Code Yellow reveals more about the state of the sport than perhaps its subjects intended

by Jeremy Whittle

Words by Jeremy Whittle | Photo by Alex Broadway/ASO

You think you know the story: the pair of outlying athletes from an outlying cycling nation, going head to head into the decisive final time trial, when the kid, the prodigy, dramatically slays his mentor, the champion elect. But they’re pals, so there’s lots of backslapping, high-fiving and congratulatory talk. No hard feelings, eh?

Only it wasn’t really like that, as the new Dutch film Code Yellow in a slow-burn expose of the collapse of Primoz Roglic’s 2020 Tour de France campaign, in which he was usurped by compatriot Tadej Pogacar, reveals. 

Recently on La Course en Tete’s podcast, prompted by the release of The Racer, a new film dramatisation of the 1998 Tour, we discussed cycling films, pondering why it was that documentaries so consistently outshone dramas. The difficulty of recreating the grandeur and scale of real bike racing is one issue, but it is also because the levels of intrigue and mistrust in professional cycling are so often even more profound than the most tightly-scripted fiction. 

Code Yellow lays those timeless intrigues bare.

The film has the usual scenes of massage tables, team cars, on-bus meetings and sporadic flare-ups that we know are part and parcel of Grand Tour ritual, but as the race goes on, we see more than usual, more perhaps than the Jumbo-Visma team intended. The denouement, in which Roglic and Tom Dumoulin’s open distrust of Pogacar is obvious, enters fresh territory, when compared to most bland reportage.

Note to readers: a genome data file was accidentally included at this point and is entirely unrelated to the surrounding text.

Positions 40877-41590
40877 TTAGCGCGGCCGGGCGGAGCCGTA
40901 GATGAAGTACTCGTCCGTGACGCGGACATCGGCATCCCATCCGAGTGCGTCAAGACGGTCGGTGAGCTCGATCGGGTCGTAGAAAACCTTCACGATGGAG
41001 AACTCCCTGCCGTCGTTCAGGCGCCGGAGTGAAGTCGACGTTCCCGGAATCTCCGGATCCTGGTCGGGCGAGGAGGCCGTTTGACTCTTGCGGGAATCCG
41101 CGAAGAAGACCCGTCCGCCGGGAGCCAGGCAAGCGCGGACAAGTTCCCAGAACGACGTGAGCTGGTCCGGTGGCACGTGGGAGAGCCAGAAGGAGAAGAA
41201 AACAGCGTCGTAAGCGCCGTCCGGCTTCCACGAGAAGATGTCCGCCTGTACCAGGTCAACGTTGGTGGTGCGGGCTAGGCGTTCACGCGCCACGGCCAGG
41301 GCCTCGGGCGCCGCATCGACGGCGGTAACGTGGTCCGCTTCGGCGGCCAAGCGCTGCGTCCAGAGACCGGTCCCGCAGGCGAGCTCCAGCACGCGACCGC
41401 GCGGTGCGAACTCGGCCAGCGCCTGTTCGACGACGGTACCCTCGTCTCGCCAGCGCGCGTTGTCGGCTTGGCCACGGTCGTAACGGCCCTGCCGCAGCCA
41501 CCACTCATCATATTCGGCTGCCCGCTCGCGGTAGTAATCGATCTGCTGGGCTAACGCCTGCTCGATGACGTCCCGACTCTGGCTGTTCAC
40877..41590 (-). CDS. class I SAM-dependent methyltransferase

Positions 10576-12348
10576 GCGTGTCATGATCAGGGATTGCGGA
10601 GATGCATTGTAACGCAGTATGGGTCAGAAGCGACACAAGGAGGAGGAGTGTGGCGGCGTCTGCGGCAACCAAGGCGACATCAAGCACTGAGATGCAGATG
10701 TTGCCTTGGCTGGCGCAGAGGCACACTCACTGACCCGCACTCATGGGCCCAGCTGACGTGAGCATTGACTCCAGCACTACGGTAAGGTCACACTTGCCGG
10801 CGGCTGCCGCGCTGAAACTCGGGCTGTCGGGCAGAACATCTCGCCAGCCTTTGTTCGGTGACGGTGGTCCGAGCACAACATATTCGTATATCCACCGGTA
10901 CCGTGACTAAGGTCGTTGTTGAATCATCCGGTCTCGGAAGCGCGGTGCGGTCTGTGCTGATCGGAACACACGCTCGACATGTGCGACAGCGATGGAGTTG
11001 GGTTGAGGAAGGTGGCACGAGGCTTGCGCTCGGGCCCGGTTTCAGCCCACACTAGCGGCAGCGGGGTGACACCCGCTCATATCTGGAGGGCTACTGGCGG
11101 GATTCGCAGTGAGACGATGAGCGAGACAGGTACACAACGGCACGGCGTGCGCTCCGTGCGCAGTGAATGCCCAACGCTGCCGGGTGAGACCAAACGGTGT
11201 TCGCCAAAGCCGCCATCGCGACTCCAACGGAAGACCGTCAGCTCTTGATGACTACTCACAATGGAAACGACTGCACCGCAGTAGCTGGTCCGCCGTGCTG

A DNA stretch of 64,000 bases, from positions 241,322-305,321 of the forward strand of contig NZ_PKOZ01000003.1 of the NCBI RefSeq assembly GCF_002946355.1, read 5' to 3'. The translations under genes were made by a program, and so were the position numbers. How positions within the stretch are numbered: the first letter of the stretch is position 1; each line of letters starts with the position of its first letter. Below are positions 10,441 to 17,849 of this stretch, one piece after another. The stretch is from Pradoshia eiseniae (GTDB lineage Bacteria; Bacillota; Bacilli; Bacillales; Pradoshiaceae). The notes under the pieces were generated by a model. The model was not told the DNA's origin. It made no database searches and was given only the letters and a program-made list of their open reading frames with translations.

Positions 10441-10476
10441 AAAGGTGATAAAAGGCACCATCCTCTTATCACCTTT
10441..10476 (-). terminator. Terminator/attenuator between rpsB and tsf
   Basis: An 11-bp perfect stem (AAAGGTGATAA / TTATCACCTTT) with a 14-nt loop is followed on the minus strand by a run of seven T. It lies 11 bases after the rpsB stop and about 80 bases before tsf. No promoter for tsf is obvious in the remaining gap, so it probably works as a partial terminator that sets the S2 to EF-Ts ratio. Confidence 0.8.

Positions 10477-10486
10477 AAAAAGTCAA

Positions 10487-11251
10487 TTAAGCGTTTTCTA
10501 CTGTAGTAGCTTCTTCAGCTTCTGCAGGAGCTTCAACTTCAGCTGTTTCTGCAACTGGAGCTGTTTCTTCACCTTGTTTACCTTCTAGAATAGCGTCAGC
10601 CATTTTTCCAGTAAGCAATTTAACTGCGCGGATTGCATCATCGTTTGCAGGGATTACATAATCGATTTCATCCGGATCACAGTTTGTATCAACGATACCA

And this, of course, is racing in the time of Covid, so there are scenes of near-deserted start villages and almost empty climbs, of mask-wearing riders emerging from their team buses untroubled by camera crews, photographers or selfie-seeking fans. 

It’s clear from the start that Jumbo-Visma fully expected to win the 2020 Tour. “We all know that we are the strongest,” says sport director, Merijn Zeeman, as the team gathers in Nice. “But stay humble. Don’t be arrogant.”

Roglic also reveals that there is, as suspected, more to him than meets the eye. “I deserve one candy,” he announces after a painful physio session on the eve of the race. “What morons,” he calls Astana’s gung-ho riding on the stage of a thousand crashes in the hinterland of Nice.

Dumoulin meanwhile, oscillates between irate team captain and apologetic teenager. 

“We pretend like we have the yellow jersey already!” he says over the radio midway through stage two, before tearing a strip off his team mates. By the next morning, he’s shamefacedly apologising.  “Anything negative, we should discuss afterwards,” says Tony Martin sternly. 

The race goes on: Roglic and Wout Van Aert take their first stage wins, the team orders in pizza and champagne corks pop, while the only hiccup is Dumoulin’s saddle sore, the pain of which at one point reduces him to tears. Yet with defending champion Egan Bernal slipping out of the picture, Thibaut Pinot, Pogacar and Mikel Landa losing time and Movistar anonymous, it’s all pretty much going to plan. 

The duel between Roglic and Pogacar develops in the Pyrenees, but in the Alps looks almost over at the summit of the Col de la Loze when Jumbo-Visma’s leader leaves his younger peer gasping in his wake. “Best team of the Tour, we are getting closer and closer,” team DS Griescha Niermann tells his riders the next day after the stage over the Plateau des Glieres sees Roglic edge nearer to victory in Paris.

By this point, it is the dominant Roglic who’s being asked the now usual questions on trust and credibility that shadow most wearers of the maillot jaune. It’s greeted with disapproval by some in the media and distaste from Wout Van Aert, who describes any such debate as showing “a lack of respect.”